It’s been my path so far. The human trail I left behind is my testimony. And Scrum, seriously. The journey into the unknown futures will continually define who I am, some identity. A path to be discovered.

Nothing of this would be possible without my family; without the love of my life (Atelier Ullizee) and our kids.

What is most essential in your life? What is your ‘why’? Remind yourself what is important to you. Live by it. Live toward it.

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Celebrating two years at (#frwrks)

March 2013, Amsterdam. Ken Schwaber and I semi-simultaneously express the thought that there is likely more value in us engaging in a close partnership. We already have a pretty intense collaboration at the time. I decide to leave consulting, a well-known environment that I have been in for twelve years. I take some time off, do a couple of Professional Scrum classes, and lay the foundation for my book „Scrum – A Pocket Guide (A smart travel companion)“.

June 1 2013, Boston-Antwerp. I embark on this somewhat unexpected journey of working at the home of Scrum,

Over these past two years a three-fold pattern of activities emerged being part of the team:

  • Shepherding the Professional series. Developing and sustaining Professional Scrum assessments and courseware, training trainers, working with the global community of Professional Scrum experts and within the small-ish, creative organization of
  • Representing Ken and in Europe. Visiting partners and friends of, and taking up speaking and learning engagements.
  • Teaming up with Ken. Engaging in all sorts of interesting development activities, with the most important thread probably being the road from Agility Path to Scaled Professional Scrum and the Nexus.

Not working for a traditional enterprise turned out such a relief, the end of thinking and acting in terms of money and commercial motives only. No hour-based work, no office hours, working (mainly) from my home office, no timesheets. Instead mission-driven efforts, autonomy and valuable goals. Money is obviously important, up to the level of being able to pay our people a decent salary and to invest in the community. Beyond that however our goal is to support people, teams, organisations, with resources for assessment, improvement, maturing Scrum, growing professionalism, improving the profession of software development. It is not the most common model for a business, but it is what we do.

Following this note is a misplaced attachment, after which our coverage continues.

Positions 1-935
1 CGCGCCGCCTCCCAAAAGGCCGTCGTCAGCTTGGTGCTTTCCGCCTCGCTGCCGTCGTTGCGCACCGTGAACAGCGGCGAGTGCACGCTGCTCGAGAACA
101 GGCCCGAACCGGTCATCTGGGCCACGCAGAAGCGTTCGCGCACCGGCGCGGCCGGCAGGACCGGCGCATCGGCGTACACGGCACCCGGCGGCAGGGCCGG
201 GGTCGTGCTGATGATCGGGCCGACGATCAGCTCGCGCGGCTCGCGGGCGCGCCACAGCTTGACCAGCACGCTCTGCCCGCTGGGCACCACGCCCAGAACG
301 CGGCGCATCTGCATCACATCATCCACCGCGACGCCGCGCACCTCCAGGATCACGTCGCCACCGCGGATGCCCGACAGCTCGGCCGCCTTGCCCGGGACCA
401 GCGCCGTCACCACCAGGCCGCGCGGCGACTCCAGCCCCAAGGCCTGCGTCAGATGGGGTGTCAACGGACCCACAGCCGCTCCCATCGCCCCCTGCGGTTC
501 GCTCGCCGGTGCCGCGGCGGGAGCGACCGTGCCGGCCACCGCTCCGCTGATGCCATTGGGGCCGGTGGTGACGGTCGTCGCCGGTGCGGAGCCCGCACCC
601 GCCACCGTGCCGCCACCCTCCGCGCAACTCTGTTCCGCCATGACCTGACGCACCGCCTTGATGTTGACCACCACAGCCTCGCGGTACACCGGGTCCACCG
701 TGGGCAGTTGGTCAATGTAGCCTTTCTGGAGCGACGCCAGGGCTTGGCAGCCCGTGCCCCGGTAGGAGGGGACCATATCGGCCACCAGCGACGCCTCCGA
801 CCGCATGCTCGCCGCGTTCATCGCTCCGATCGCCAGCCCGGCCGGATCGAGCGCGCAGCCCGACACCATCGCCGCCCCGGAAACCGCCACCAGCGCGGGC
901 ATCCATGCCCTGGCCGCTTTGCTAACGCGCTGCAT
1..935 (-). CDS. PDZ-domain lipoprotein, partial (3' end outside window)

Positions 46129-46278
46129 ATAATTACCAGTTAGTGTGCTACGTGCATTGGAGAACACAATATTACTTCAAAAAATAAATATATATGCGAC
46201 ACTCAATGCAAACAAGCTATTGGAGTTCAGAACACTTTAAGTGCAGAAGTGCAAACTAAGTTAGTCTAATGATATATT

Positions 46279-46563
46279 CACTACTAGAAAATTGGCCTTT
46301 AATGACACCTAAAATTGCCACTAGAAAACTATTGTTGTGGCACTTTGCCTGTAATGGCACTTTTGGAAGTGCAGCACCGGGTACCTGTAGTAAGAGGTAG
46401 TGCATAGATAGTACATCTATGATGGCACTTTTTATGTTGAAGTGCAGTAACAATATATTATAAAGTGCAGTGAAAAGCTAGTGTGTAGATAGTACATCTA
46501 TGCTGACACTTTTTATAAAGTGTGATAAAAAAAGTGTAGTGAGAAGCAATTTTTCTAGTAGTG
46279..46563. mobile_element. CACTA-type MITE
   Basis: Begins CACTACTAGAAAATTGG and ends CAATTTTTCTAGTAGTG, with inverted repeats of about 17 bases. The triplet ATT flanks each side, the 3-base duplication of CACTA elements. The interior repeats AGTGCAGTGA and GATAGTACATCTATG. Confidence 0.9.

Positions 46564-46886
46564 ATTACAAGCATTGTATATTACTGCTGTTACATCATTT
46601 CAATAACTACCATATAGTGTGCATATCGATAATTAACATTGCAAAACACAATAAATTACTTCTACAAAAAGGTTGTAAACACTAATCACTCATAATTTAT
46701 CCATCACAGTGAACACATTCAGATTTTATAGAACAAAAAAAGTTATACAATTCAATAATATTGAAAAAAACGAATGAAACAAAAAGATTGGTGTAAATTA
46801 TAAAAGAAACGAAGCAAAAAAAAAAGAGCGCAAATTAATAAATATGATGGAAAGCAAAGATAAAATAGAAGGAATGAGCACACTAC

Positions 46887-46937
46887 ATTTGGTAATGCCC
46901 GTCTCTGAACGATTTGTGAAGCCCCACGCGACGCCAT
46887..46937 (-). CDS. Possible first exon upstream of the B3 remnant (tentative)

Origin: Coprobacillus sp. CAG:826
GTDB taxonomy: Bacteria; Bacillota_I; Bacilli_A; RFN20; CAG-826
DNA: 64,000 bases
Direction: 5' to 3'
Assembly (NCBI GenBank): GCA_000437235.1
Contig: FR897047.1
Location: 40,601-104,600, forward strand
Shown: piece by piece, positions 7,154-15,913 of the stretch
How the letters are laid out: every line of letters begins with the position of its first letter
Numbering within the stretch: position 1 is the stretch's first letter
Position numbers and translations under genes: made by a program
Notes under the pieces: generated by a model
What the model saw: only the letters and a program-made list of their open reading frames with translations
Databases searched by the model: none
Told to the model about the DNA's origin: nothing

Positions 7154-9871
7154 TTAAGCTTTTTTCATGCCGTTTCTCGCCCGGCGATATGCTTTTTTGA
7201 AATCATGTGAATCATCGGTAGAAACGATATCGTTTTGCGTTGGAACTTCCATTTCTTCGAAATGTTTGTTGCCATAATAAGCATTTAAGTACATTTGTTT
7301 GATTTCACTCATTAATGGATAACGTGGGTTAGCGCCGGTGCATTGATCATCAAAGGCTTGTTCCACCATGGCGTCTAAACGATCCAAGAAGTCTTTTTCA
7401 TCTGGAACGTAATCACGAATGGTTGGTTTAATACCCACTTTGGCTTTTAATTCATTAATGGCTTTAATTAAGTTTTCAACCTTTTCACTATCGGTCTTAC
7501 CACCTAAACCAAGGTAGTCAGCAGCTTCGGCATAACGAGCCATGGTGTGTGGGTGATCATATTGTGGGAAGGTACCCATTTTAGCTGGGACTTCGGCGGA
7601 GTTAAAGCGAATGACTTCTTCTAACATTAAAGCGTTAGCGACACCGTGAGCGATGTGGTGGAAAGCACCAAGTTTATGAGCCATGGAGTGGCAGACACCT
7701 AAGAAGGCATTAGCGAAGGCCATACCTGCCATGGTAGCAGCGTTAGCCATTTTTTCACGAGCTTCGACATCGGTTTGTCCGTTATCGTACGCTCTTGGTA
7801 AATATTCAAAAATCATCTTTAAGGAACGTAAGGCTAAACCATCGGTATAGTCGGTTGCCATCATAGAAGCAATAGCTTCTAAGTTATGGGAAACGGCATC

The two years at have shown me that there IS an alternative to the traditional way to run a business, an alternative that is financially viable, yet doesn’t revolve exclusively around financials.

Over these two years I’ve maintained mental stability, remained sane. No different than in every other environment I’ve worked in before, I’ve had my crises, my identity doubts, my ups and downs. I’ve come to terms with aspects of me that used to confuse me in the past, often in my past positions as Scrum Master. I’ve come to terms with blending in and still not fitting in. The best and most fascinating relationships are developed by not fitting in. It took me years to accept that, let alone exploit that. It’s a solid basis to continue my journey, my remarkable cobblestone path.

I wish you all the best. I thank you for all the inspiration. I am proud to be able to continue serving many Scrum professionals around the globe.


Shepherding the Professional series

Ullizee -Seal

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2014 in review – Blog statistics (Gunther Verheyen)

2014 has been, in many regards, a fascinating and surprising year. Part of it is reflected on my blog, the part that says how important Scrum has become in my life. The majority of my blog notes are about Scrum. It also is an indication that my writing energy was spent on this, and not on the many personal topics and interests that I also wanted to blog about. Life is hard, life is full of choices.

The stats helper monkeys prepared a 2014 annual report for my blog. If you’re into statistics, enjoy it.

Best wishes for 2015

Warm regards

Here’s an excerpt:

The concert hall at the Sydney Opera House holds 2,700 people. This blog was viewed about 26,000 times in 2014. If it were a concert at Sydney Opera House, it would take about 10 sold-out performances for that many people to see it.

Click here to see the complete report.